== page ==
Oceanography will present the ocean in an historical and geographical context.We will examine physical and exploration ocean science in a holistic manner. Origins and evolution of the oceans will be examined scientifically, philosophically and historically. We will integrate spatial and temporal aspects of marine environments.
This section examines how reality and fantasy are understood and constructed by, across, and in the Americas. Materials drawn from across the curriculum (e.g., from history, psychology, media, and communication studies) are used to question definitions of reality, fact, truth, fiction, fantasy, magical realism, myth, virtual space, reality-TV, and corporeality. Students gain the ability to defend their positions about how categories such as reality and fantasy differ and overlap.
This course examines the forces and movements in the development of Irish nationalism from 1800 to the achievement of national independence. The course also explores the history of an independent Ireland.
The origins and reasons for monarchy as an institution and social force in the Western world. Specific royal personages are studied with attention to how they attained or lost effectiveness as leaders; their goals for themselves and their people are stressed. These themes are explored through primary source readings. Architectural, artistic, and musical evidence are introduced in slide and tape sessions.
This course covers the political, social and cultural history of Europe from 1815 to 1900, including the history of each major European nation.
An intensive survey of structure, reactions and synthesis of the main classes of organic compounds. Laboratory illustrates the preparation, purification and identification of organic compounds by classical and instrumental methods.
An intensive survey of structure, reactions and synthesis of the main classes of organic compounds. Laboratory illustrates the preparation, purification, and identification of organic compounds by classical and instrumental methods.
This course is designed to early childhood education professionals with the knowledge and skills to teach each content area according to the preschool learning guidelines, or state standards. This module as part of the course on the preschool learning experiences will explain each part of the standard and give examples of how to teach the standard within an integrated curriculum. Through presentations, online resources, readings, and assignments students will gain knowledge of the components of each area: mathematics, English language arts, science and technology/engineering, the arts, and health education, and history and social science. The last module will cover the content of the Early Childhood Program Standards and how to incorporate those standards into daily practice.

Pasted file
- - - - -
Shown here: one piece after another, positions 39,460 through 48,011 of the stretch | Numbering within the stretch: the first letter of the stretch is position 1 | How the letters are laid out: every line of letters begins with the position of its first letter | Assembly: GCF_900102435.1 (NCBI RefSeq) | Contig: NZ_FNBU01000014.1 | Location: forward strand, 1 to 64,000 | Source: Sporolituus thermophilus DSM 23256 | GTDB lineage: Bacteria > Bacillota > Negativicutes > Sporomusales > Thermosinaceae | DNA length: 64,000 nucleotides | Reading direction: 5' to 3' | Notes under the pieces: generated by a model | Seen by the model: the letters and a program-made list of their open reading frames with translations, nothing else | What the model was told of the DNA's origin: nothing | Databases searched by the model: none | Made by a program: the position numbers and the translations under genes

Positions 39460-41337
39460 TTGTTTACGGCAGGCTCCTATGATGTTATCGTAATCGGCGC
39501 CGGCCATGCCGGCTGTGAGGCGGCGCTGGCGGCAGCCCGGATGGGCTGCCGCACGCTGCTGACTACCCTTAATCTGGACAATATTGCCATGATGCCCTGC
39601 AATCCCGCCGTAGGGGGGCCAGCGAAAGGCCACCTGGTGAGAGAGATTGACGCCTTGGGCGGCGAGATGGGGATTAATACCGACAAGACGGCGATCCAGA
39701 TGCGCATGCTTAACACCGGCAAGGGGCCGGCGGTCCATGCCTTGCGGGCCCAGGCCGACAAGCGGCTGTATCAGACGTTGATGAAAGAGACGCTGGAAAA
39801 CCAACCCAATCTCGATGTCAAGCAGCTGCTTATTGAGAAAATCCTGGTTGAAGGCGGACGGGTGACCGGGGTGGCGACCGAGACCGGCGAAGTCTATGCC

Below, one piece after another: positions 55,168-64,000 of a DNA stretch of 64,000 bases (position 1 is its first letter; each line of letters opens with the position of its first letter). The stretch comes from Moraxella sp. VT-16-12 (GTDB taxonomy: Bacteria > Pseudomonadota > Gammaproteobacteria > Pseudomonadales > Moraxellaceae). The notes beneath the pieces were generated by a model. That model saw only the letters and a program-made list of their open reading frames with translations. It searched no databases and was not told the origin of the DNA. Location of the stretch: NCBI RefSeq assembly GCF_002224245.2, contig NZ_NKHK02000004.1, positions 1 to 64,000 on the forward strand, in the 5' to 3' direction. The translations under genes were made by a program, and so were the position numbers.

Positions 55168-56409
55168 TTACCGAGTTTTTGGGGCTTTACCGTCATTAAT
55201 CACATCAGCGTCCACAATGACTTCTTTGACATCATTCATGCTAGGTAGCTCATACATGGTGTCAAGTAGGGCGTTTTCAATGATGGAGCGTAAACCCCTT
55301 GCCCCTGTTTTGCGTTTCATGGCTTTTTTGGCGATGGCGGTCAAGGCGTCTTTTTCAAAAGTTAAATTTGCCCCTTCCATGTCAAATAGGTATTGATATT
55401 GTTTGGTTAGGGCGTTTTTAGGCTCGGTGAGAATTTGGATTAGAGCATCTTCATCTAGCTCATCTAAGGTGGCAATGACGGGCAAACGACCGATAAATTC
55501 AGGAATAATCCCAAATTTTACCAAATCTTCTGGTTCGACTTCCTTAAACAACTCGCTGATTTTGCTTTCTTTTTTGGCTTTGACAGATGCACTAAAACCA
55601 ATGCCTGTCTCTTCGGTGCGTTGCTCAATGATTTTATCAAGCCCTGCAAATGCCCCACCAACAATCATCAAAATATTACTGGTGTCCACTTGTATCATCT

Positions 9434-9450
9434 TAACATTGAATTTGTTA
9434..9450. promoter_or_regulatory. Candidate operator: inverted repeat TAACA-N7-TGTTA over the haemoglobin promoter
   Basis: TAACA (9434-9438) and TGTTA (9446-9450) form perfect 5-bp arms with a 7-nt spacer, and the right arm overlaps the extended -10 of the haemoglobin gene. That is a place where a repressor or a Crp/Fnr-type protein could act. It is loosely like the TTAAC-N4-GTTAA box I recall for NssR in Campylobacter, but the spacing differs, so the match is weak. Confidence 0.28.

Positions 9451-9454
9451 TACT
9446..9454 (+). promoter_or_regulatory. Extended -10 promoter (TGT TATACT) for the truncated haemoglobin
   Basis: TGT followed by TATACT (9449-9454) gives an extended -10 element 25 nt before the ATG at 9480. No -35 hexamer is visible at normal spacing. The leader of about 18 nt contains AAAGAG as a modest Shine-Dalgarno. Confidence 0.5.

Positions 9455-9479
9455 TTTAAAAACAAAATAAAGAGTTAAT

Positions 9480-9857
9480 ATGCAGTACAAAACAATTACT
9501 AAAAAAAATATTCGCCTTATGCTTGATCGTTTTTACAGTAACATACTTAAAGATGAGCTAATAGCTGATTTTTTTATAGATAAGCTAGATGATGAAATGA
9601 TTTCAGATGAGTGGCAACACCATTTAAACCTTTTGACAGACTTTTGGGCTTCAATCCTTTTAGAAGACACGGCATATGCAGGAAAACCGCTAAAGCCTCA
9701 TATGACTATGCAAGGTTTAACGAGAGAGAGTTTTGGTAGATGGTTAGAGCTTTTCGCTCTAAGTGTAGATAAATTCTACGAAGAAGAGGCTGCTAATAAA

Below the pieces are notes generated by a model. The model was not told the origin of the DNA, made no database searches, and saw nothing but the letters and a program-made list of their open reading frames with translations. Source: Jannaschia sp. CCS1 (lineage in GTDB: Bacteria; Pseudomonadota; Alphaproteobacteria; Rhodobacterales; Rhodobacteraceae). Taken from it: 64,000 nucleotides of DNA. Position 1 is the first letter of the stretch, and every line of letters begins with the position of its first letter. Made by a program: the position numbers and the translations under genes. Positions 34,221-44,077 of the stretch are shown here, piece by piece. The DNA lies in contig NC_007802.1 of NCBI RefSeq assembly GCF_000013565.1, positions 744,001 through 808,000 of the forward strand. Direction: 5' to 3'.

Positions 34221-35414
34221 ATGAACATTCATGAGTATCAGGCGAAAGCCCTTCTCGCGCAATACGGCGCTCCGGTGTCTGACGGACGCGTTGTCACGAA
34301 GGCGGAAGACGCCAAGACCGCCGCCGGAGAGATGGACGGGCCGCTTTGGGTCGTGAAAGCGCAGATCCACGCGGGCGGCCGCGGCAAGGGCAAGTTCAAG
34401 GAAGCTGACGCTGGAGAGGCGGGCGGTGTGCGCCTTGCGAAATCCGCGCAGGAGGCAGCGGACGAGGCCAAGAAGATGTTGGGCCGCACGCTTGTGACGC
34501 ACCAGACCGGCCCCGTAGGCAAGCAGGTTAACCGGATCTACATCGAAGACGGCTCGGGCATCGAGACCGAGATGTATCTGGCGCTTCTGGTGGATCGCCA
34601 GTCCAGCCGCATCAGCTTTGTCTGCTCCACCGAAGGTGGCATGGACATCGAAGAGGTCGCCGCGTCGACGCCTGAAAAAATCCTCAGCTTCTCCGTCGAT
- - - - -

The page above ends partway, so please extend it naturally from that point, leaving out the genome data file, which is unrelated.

In this course, students identify issues in educational or other professional settings on which to focus their critical and creative thinking skills. Each student works through the different stages of research and action - from defining a manageable project to communicating findings and plans for further work. Supervision is provided when the student's research centers on new teaching practices, workshops in the community, or volunteer. The classes run as workshops in which students are introduced to and then practice using tools for research, writing, communicating, and supporting the work of others.
This course investigates the psychosocial aspects of vision loss. Coping techniques and issues of self-esteem are explored, along with principles of self-determination. Other topics include the psychosocial aspects of personal life management such as orientation and mobility, use of volunteers, sexuality, and the Americans with Disabilities Act. Psychosocial issues specific to people from diverse cultures are also addressed.